Summary: The commandment against coveting is about contentment. God wants us to be godly with contentment
I recently discovered that I have a blind spot. In fact I have two. I had my eyes checked for new glasses a few weeks ago and while I was there they said I should have a field vision test. This is a test that checks whether there are parts of your retina that aren’t functioning properly. At the end the optometrist showed me the plot of the results. It was fine except for a very dark spot on each eye. She pointed out that these were my blind spots, the spots where the optic nerve enters the eye and where I have no sensors. Well that got me thinking about whether I had any other blind spots and when I started thinking about this sermon I thought that in fact this area of covetousness is a very common blind spot for many of us.
Jesus met a young man one day who had a blind spot. Luke tells us he was a ruler, that is he was one of the leaders of the Jewish people. And he had an important question to ask Jesus. He wanted to know how he could be sure of having eternal life. What good thing must he do to become worthy. Jesus’ answer is the orthodox Jewish answer: "Keep the commandments." But that’s not good enough for this man. That answer makes him look foolish. So he asks, "Which ones?" So Jesus tells him: "You shall not murder; You shall not commit adultery; You shall not steal; You shall not bear false witness; 19Honor your father and mother." Then he throws in the ’catch all’ "You shall love your neighbor as yourself." "Phew" says the young man. "I’ve been obeying those since I was a youngster. So I guess I’m OK then?"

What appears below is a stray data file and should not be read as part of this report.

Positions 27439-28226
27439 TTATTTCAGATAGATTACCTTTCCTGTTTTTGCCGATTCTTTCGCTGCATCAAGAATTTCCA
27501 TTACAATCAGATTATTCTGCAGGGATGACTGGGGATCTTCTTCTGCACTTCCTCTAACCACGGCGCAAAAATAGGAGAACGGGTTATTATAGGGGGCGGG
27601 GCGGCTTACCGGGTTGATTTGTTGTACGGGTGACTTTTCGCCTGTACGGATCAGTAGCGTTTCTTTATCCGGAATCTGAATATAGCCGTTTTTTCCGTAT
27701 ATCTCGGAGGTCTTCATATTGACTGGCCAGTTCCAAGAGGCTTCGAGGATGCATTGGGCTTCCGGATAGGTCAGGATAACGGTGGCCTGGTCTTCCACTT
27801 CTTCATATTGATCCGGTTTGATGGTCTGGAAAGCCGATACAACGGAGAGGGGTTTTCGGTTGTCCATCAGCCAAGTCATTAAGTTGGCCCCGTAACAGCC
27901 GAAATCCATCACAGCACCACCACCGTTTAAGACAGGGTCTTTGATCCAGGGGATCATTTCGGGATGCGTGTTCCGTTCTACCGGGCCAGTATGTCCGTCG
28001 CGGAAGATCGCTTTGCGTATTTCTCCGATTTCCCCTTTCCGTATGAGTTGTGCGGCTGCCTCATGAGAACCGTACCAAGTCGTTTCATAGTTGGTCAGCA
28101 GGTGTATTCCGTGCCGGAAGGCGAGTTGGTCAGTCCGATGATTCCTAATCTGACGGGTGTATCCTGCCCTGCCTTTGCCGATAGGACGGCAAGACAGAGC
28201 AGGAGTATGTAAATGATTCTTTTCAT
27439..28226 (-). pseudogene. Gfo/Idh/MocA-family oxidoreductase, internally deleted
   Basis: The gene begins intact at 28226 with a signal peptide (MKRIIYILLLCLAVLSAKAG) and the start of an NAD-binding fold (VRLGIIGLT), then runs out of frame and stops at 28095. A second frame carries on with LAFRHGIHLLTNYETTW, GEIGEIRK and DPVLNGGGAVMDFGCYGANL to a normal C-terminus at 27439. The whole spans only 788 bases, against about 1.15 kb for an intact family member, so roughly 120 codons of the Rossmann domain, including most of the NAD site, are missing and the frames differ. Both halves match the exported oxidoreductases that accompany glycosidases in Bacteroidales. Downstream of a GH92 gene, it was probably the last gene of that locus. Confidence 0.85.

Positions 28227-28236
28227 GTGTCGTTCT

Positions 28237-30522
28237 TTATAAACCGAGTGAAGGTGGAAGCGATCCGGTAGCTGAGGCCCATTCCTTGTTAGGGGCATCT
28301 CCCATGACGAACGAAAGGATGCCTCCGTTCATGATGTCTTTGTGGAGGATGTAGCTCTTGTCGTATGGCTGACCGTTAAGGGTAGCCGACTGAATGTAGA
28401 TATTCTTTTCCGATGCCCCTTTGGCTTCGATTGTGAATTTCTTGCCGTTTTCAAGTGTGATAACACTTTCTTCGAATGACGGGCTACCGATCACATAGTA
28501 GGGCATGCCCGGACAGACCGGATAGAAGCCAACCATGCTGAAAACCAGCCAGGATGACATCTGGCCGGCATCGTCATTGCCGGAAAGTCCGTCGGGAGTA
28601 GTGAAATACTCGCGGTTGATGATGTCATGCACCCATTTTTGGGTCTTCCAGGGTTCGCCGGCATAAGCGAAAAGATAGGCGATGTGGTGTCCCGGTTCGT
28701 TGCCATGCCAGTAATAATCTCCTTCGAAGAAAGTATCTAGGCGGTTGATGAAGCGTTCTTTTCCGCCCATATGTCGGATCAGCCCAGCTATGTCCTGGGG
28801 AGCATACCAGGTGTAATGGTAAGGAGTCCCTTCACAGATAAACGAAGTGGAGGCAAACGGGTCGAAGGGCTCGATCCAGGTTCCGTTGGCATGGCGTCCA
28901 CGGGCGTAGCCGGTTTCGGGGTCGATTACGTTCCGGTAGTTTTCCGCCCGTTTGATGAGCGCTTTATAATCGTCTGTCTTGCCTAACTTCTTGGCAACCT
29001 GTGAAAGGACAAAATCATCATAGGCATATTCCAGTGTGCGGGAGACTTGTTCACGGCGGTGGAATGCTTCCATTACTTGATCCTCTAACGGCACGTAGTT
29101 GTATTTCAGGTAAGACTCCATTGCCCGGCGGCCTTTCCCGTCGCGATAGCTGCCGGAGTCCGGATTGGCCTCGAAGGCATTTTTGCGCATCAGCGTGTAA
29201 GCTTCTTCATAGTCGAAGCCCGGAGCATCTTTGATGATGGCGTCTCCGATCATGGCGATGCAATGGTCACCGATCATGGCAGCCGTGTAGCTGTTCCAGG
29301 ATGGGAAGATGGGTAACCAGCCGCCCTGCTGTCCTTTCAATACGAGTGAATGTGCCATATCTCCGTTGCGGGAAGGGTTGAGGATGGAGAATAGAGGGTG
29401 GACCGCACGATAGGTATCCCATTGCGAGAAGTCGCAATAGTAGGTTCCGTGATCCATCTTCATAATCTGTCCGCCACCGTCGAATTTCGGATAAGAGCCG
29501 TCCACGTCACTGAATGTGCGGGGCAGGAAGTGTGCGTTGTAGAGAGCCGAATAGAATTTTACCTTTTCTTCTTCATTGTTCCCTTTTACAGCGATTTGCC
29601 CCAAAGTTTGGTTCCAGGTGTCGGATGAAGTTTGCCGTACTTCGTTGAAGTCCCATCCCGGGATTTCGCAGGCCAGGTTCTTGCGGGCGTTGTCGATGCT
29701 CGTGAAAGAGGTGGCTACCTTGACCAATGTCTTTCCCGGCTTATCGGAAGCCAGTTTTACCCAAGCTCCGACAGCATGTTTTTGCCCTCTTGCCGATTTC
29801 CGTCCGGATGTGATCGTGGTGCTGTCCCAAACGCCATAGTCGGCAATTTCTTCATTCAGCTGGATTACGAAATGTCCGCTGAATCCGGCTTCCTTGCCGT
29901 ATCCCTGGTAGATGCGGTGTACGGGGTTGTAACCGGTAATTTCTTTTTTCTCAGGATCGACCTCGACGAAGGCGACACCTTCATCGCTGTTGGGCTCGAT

But as I said, he has a blind spot. And it’s a big one. It’s actually a blind spot that lots of people have; these days as much as in Jesus’ day. Jesus says "You still lack one thing. If you want to be perfect you need to go and sell everything you own and give the money to the poor. And instead you’ll find you have treasure in heaven."
This rich man’s blind spot was this: he thought his security and his self-worth were based on his material possessions, his no doubt considerable wealth. What he failed to see was that riches in heaven depend on something else. They depend on the attitudes of our heart.
Have you noticed how, as we’ve gone through this series on the 10 commandments, time and time again the issue has revolved around the hidden motives of the heart, Whether it’s been murder, adultery, stealing, truth, what’s mattered has been what’s in our hearts, what’s motivating us, where we look for satisfaction. And again coveting is about where our heart looks for satisfaction, for contentment. Are our hearts following the heart of God? Are we trusting God to provide for us.
You see, the rich young ruler was only thinking about outward conformity; what good thing did he need to do to be worthy of God. What God was looking for was inward purity of heart; in Jesus’ instructions, a desire to offer love and support to others rather than looking after yourself.
This is the problem with moralism isn’t it? Moralism is the practice of creating rules to define what constitutes a moral life or a godly life. It allows us to feel we’re in control. It sets up a grid through which we can judge whether we’ve done the right thing or not. At its worst Christian moralism, or religious moralism, uses God in order not to need God any longer. Paradoxically, moral codes allow us to become independent of God, even if he created the laws in the first place. This is what the rich young ruler was looking for: a grid to measure himself against. But all that does is reduce our need for a saviour. And in the end it makes us think we’re offering our righteousness to God as a gift so it generates in us a sense of self-righteousness.